This is a transcript. For the video, see LINK.

Michael Meyers: [00:00:00] Hello and welcome to our Tag1 Team Talk on automating infrastructure with EKS and Pulumi to deploy new enterprise web applications in minutes. I'm Michael Meyers and managing director of Tag1 Consulting and I'm joined today by two special guests. Jeff Sheltren, the CIO at Tag1 and Travis Whitehead, one of our senior infrastructure engineers. Today's talk is broken down into two segments. The first segment we talked about the business problems, goals, and solutions. This is part two. We're really going to dig into the technology and how we automate and deploy infrastructure and provision all of these applications.

[00:00:37]But before we do jump into that technology, I, I just, you know, real quick, you know, what we're talking about is a problem that I think most large enterprises struggle with, and we're going to be giving you insight into a real world project that we're working on for one of the top Fortune 500 companies and the work that we're doing for them to achieve this holy grail. Business users are often dependent upon technology resources to launch and deploy new applications. These technology resources are scarce and really busy, and what businesses want to be able to do is to be able to empower their business users. To be in control of their technology, not dependent upon technology resources, to be able to deploy these applications on their own and free up their technology resources to work on other areas that drive a lot of value for the company.

[00:01:33] So Jeff, can, can you give us a sense, you know, I'm, I'm an end user at a business group in a large Fortune 500 company. I need to get a site up really quickly for, you know, an important event that's coming up or for a new application our department needs. How does that work from my perspective as an end-user?

[00:01:53] Jeff Sheltren: Sure. So , I mean, currently it's, that's one of the main pain points we're trying to work around is. Currently, it's a very painful and manual process. You're going to have to find your own resources to build a website or find someone internal to do it for you and just go through manually provisioning servers, deploy the site, et cetera. What we're aiming to do is just make that as simple and push button as possible. so basically as an end-user, you would go to our signup site type in some basic information about your group, kind of what's what your expected usage of the site would be, the host name, domain name that you want , and submit that in a form and from there on once someone gives it the stamp of approval. It's our goal is to have this completely automated, where it just spits out a site that has, you know, your standard dev test and production environments, where we're able to scale it up and down as needed. we can do some cool things like integrate it into , our central Solr search service.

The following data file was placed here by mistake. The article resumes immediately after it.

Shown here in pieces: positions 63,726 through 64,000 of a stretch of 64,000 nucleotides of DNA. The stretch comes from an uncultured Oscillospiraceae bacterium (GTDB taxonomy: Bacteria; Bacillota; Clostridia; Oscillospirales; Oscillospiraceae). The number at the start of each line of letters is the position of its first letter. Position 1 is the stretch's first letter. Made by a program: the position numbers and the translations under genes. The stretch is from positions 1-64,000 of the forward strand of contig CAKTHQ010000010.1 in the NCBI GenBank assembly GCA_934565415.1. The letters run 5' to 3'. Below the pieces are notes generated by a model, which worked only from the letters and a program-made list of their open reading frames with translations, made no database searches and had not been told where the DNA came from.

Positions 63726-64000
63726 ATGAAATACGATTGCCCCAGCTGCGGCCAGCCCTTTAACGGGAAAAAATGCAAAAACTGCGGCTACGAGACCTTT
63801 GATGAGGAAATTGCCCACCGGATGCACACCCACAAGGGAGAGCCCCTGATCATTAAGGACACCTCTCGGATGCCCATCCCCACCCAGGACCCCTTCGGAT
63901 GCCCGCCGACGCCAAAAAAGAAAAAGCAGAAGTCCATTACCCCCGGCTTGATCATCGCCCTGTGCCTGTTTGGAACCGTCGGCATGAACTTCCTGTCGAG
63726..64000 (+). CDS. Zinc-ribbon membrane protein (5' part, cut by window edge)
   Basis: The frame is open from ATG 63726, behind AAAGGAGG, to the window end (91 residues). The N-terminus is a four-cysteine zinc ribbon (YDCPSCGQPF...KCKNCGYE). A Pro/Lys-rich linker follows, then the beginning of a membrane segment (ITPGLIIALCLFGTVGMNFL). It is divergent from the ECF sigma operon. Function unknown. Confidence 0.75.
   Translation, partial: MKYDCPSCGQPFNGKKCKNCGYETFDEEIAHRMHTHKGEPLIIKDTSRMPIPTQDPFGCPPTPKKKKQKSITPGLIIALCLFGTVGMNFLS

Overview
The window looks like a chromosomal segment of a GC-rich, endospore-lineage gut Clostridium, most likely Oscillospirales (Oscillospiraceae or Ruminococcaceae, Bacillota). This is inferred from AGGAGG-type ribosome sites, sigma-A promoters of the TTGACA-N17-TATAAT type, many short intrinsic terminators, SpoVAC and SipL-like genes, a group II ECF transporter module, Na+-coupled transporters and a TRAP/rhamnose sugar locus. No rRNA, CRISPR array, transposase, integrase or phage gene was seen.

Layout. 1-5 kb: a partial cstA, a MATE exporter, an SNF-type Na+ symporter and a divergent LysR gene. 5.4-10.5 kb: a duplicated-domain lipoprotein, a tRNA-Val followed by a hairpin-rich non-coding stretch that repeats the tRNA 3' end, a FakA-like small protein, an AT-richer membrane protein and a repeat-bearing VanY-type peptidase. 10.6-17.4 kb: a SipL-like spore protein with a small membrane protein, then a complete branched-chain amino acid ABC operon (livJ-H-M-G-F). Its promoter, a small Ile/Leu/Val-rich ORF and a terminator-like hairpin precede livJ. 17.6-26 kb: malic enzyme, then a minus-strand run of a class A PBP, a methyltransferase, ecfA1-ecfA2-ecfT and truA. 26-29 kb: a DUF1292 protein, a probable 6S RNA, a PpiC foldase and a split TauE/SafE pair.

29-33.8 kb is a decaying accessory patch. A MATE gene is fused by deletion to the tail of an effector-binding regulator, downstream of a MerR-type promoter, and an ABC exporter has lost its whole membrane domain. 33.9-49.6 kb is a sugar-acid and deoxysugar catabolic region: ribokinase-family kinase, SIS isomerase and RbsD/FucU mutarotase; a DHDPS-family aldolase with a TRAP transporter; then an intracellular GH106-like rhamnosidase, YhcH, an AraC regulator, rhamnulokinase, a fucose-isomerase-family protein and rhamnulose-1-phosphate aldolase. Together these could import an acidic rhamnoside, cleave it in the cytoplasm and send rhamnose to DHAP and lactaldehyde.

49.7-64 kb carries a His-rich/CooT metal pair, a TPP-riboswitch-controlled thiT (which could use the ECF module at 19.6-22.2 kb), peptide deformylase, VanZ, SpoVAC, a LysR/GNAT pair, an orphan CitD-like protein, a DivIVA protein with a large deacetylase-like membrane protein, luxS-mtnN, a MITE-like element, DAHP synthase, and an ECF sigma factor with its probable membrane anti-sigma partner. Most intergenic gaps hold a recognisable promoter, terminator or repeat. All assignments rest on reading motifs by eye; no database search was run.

[00:03:02] These are all kind of options that would be available in the, in the web form when submitting that request.

[00:03:08] Michael Meyers: Yeah. We've, we've created these really powerful application templates or distributions for this organization that have enabled them to. Jumpstart and accelerate the you know, the release of new projects, right?

[00:03:22] You out of the box, you get integrations into all their internal systems, third party systems, all the basic functionality look and feel of the site. And what we'll talk about this more later. So you can, you can pick the, the template that best matches your needs. Enter your information. If you require approval, you know, you have to wait and get it.

[00:03:40] And then this spins up this application with your custom domain, instantly. , Sounds pretty awesome. How does, how does this actually work? Travis, like what's under the hood here. What are the, what are the key technologies that you guys are using to drive this?

[00:03:55] Travis Whitehead: Yeah. So I think the key difference between, you know, the traditional slow approach of going to every team and requesting your database, requesting your files, requesting your servers.

[00:04:05] And what we're doing here is that we're building this on the cloud. All of this, this whole system is running on EKS on AWS and we're leveraging infrastructure as code tools. Mainly Pulumi in this case to make all of this automation repeatable. And just represented as code, and it means you stand up a new site.

[00:04:23] You're just running the same program with a couple of different inputs that have changed across the sites. And what you were talking about earlier with like the, the same kind of the same needs across all these sites, the same themes, the same integrations with the company's internal services, same accessibility requirements.